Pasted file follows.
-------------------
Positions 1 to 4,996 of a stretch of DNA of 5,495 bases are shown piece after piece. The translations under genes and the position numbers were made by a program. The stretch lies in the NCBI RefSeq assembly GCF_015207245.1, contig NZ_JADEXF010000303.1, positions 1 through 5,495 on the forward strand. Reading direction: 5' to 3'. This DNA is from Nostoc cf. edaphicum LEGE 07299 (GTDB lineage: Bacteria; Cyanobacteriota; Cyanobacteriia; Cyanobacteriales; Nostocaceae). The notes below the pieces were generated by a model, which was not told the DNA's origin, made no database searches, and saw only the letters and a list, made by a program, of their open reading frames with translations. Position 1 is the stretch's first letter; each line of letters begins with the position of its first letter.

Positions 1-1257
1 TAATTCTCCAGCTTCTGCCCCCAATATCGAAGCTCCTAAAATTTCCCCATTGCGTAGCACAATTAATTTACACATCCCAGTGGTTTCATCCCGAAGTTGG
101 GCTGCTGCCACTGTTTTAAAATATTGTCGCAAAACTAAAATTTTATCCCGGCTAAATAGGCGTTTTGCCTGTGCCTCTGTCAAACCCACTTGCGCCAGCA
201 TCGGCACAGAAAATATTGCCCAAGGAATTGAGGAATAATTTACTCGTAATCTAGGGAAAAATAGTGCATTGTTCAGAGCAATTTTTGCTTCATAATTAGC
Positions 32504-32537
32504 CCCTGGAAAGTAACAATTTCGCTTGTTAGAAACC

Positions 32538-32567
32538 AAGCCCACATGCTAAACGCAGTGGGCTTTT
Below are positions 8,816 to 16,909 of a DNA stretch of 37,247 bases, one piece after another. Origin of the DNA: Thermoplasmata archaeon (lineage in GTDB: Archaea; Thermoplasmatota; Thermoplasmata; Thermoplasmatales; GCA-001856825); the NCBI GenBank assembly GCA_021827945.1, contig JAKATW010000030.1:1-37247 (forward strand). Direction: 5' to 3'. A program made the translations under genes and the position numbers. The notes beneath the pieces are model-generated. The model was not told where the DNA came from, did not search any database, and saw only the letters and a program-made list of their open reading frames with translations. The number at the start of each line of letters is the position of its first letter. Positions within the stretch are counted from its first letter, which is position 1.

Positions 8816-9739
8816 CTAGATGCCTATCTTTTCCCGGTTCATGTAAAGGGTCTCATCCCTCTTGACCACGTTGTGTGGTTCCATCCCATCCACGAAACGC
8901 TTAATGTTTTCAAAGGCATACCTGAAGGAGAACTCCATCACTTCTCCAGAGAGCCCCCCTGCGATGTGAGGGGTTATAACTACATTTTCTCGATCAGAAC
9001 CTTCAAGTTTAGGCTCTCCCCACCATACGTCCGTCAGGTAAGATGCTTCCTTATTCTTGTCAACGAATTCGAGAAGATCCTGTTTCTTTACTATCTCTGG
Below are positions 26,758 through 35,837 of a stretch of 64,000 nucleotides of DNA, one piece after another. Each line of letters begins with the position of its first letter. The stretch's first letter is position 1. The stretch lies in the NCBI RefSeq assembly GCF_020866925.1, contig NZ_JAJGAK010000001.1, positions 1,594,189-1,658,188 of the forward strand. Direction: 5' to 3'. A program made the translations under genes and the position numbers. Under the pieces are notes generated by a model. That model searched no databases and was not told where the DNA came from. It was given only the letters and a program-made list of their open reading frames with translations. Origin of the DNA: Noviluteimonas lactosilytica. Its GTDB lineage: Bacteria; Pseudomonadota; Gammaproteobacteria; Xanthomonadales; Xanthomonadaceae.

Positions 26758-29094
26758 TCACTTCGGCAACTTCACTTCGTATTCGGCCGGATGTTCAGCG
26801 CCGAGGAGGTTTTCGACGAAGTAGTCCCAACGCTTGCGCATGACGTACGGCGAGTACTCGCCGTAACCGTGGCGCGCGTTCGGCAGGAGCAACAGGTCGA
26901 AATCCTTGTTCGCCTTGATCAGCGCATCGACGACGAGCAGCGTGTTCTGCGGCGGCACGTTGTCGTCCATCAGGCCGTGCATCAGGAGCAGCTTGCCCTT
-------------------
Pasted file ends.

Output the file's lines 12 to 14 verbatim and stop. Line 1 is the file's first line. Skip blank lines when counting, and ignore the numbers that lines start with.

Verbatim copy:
8816 CTAGATGCCTATCTTTTCCCGGTTCATGTAAAGGGTCTCATCCCTCTTGACCACGTTGTGTGGTTCCATCCCATCCACGAAACGC
8901 TTAATGTTTTCAAAGGCATACCTGAAGGAGAACTCCATCACTTCTCCAGAGAGCCCCCCTGCGATGTGAGGGGTTATAACTACATTTTCTCGATCAGAAC
9001 CTTCAAGTTTAGGCTCTCCCCACCATACGTCCGTCAGGTAAGATGCTTCCTTATTCTTGTCAACGAATTCGAGAAGATCCTGTTTCTTTACTATCTCTGG